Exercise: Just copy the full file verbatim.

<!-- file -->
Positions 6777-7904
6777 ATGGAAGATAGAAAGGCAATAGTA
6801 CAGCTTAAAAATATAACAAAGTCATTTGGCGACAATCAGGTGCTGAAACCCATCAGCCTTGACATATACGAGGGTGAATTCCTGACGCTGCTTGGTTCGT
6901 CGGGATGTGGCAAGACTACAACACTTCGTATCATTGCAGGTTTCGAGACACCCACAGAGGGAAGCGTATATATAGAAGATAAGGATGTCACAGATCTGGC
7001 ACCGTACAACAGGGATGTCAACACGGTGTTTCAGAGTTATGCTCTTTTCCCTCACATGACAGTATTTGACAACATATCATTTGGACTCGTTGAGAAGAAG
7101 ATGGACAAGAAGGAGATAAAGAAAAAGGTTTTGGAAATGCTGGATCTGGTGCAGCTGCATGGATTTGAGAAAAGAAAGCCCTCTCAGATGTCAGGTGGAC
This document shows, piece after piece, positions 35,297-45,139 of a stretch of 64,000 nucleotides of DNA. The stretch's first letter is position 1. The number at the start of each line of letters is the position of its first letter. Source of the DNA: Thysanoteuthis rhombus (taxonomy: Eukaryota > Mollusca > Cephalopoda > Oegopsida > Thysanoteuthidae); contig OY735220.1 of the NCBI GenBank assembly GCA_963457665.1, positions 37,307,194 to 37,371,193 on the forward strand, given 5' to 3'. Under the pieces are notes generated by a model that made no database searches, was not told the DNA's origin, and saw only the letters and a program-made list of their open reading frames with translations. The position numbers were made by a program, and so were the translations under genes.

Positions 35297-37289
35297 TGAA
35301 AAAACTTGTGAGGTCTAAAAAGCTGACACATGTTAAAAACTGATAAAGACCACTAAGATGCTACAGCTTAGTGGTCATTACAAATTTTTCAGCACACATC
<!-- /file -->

Positions 6777-7904
6777 ATGGAAGATAGAAAGGCAATAGTA
6801 CAGCTTAAAAATATAACAAAGTCATTTGGCGACAATCAGGTGCTGAAACCCATCAGCCTTGACATATACGAGGGTGAATTCCTGACGCTGCTTGGTTCGT
6901 CGGGATGTGGCAAGACTACAACACTTCGTATCATTGCAGGTTTCGAGACACCCACAGAGGGAAGCGTATATATAGAAGATAAGGATGTCACAGATCTGGC
7001 ACCGTACAACAGGGATGTCAACACGGTGTTTCAGAGTTATGCTCTTTTCCCTCACATGACAGTATTTGACAACATATCATTTGGACTCGTTGAGAAGAAG
7101 ATGGACAAGAAGGAGATAAAGAAAAAGGTTTTGGAAATGCTGGATCTGGTGCAGCTGCATGGATTTGAGAAAAGAAAGCCCTCTCAGATGTCAGGTGGAC
This document shows, piece after piece, positions 35,297-45,139 of a stretch of 64,000 nucleotides of DNA. The stretch's first letter is position 1. The number at the start of each line of letters is the position of its first letter. Source of the DNA: Thysanoteuthis rhombus (taxonomy: Eukaryota > Mollusca > Cephalopoda > Oegopsida > Thysanoteuthidae); contig OY735220.1 of the NCBI GenBank assembly GCA_963457665.1, positions 37,307,194 to 37,371,193 on the forward strand, given 5' to 3'. Under the pieces are notes generated by a model that made no database searches, was not told the DNA's origin, and saw only the letters and a program-made list of their open reading frames with translations. The position numbers were made by a program, and so were the translations under genes.

Positions 35297-37289
35297 TGAA
35301 AAAACTTGTGAGGTCTAAAAAGCTGACACATGTTAAAAACTGATAAAGACCACTAAGATGCTACAGCTTAGTGGTCATTACAAATTTTTCAGCACACATC